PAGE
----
We were bricking it.
It was the final of Startup Battlefield, the highlight of Techcrunch Disrupt New York, the world’s toughest pitching competition. Four long days of preparation, working on slides, owning our numbers, researching the judges, trying to guess what sort of questions they’d throw our way, technical rehearsal, after technical rehearsal, with little or no time for sleep. The fact that we had even made the competition was national news at home in Ireland so the pressure was intense. The well wishes on Twitter, the emails of support and the crazy amount of support, led by chief cheerleader Karl Aherne, sitting in the front row were massively appreciated but added to the already crazy levels of pressure. But we were ready.
And now here we were, backstage, waiting for our call, when Pat Phelan would take to the stage and compress everything over the last month’s work into three short minutes that could make or break Trustev forever. In the audience were VCs and investors from every major venture fund on the planet, as well as at least 100 tech journalists from all the top publications. Also present were all the potential customers that we had spoken to over the past few days; some of the world’s biggest companies whose interest had been peaked and now wanted to see what we were made of. Waiting to judge us was a panel of heavyweights; including new CEO of Yahoo, Marisa Mayer, no token judges, or sponsor’s representatives, just five industry leaders waiting to shred us to the bone. If it was a sport, it would have been as brutal as the UFC.
But that was then.
The era of the pitch competition is over, I’m calling it.
Times change and things get old. The real value in startup pitch competitions is gone and now they are nothing but a terribly destructive distraction for startups who should be 100% focussed on survival and growth – this means spending very waking moment they can spare talking to customers, not performing in dog and pony shows.
In the golden age of startup pitching, it was in rooms full of valuable investors, not make-believe investors or self-important egotistic investors who happened to have left their cheque books at home, actual people who could change your startup’s fate forever. They were packed to the hilt with media and freelance journalists looking for the next great startup story. The winners would take home not just a substantial prize, usually a $50,000 or $100,000 convertible note investment from a sponsoring VC firm. But actually, the prize was irrelevant because victory usually meant a slew of investment offers from firms in the audience. For the winners, the opportunities were endless and even making the final was a substantial achievement that would help with future fundraising efforts.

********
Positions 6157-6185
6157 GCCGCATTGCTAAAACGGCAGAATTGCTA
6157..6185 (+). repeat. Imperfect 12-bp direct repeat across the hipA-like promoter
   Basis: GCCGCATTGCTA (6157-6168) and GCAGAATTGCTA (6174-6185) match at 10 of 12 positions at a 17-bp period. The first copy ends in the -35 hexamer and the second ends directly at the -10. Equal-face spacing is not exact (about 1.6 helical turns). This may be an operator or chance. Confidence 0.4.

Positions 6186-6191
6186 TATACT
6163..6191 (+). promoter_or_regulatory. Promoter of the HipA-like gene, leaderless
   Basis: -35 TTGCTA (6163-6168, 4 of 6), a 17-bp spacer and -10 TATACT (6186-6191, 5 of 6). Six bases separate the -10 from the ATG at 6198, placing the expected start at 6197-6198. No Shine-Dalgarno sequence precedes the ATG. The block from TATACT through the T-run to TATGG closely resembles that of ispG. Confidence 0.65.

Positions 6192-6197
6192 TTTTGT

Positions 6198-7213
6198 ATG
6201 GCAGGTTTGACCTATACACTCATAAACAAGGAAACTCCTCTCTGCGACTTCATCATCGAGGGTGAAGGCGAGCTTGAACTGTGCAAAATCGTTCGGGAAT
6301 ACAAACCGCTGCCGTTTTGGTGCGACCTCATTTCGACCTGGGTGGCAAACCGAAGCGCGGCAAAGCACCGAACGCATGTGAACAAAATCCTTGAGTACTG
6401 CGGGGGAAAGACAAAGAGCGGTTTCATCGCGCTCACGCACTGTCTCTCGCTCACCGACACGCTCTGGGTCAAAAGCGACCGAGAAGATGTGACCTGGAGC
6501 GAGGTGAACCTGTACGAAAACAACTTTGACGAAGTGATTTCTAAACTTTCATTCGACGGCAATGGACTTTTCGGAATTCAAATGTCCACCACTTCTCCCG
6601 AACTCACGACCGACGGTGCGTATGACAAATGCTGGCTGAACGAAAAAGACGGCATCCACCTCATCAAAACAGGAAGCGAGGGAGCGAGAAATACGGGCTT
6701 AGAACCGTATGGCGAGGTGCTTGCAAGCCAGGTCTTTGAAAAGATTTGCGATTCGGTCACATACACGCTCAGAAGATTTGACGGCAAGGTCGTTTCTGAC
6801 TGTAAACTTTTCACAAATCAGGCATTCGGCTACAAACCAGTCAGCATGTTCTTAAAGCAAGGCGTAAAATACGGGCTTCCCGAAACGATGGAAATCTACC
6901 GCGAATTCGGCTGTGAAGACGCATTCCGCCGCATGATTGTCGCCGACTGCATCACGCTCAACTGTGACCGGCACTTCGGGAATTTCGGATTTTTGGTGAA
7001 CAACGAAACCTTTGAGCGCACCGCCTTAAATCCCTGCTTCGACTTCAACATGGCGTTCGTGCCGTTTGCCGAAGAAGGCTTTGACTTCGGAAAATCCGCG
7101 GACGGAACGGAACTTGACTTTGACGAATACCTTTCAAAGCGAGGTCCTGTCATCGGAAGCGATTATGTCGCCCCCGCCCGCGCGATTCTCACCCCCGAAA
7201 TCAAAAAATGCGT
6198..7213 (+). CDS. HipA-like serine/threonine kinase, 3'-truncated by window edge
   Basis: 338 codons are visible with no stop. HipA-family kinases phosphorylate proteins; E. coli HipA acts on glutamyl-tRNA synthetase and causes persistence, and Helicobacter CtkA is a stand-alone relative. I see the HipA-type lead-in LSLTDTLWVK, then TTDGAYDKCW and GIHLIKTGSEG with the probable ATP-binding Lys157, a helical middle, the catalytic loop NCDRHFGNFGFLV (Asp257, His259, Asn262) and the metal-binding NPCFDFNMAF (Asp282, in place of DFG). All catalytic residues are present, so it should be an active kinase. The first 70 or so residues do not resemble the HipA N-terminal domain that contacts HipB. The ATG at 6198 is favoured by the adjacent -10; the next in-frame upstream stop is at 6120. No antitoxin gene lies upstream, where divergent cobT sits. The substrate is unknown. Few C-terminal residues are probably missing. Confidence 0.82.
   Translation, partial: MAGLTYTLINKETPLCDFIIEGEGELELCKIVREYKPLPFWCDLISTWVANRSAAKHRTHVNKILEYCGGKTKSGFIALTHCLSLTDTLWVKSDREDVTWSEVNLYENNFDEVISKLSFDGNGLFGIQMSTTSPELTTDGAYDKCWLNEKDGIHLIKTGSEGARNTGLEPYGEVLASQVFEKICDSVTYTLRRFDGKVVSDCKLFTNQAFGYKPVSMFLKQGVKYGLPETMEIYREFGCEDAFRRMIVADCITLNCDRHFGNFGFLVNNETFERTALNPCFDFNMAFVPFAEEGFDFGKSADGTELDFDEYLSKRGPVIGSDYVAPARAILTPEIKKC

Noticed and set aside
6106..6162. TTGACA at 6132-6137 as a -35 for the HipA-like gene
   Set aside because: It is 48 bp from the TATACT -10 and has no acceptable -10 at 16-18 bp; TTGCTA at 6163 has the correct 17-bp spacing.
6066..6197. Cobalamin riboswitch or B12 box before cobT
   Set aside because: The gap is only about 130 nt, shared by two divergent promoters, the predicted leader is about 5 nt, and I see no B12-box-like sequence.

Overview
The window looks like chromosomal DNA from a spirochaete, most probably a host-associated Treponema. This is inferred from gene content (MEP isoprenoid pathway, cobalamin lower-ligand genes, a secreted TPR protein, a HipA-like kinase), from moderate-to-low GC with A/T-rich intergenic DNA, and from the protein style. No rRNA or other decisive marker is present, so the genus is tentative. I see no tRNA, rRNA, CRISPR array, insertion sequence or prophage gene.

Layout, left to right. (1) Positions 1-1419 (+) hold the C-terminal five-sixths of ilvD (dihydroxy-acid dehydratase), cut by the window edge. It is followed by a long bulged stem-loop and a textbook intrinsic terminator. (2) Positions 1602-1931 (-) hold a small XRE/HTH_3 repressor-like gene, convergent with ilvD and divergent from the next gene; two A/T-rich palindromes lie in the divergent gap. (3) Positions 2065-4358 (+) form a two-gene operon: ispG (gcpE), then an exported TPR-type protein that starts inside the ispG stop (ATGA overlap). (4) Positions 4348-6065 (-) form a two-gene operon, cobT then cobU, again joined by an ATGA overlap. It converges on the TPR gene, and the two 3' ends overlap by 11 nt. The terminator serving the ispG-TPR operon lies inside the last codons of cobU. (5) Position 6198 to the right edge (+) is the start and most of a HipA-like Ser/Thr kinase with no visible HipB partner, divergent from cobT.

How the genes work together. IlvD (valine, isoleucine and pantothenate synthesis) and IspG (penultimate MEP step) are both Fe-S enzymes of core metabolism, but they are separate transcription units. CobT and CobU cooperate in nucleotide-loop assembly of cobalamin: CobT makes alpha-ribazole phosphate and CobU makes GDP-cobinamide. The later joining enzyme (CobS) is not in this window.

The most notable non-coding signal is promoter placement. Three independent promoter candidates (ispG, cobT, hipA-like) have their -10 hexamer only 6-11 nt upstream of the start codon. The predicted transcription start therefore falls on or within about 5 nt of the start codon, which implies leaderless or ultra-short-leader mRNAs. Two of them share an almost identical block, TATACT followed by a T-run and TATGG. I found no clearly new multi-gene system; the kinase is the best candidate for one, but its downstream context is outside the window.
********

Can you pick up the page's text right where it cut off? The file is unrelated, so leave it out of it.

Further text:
But now it’s over. Too many competitions, too little value. Now that startup pitch competitions have gone mainstream, all the value has been removed from the large majority of them. They’ve become nonsensical performance pieces more resembling Dragon’s Den or Shark Tank than the actual pitch format that entrepreneurs experience when put in front of actual investors. They’re a perfect way to fill some empty time on a conference schedule. Organisers, please remember that Startups are businesses, please treat them that way. There is no value for them in making them dance for your entertainment. Promising them ‘exposure’ is the same crap that unpaid interns are fed. And please for the love of god, at the very least try to have a judging panel that is actually qualified to judge the startup’s unique business models, by including people who have actually built successful startups.
For Startups, remember there is no surer way to destroy your reputation that wasting time at events that serve no benefit for your business. Stop entertaining others according to their rules for no value whatsoever. The next time that you’re asked to take part in a startup pitch competition, at the very, very least ask what specific investors will be in the room and what the media opportunities for your business are.
Stop performing, just focus on your business.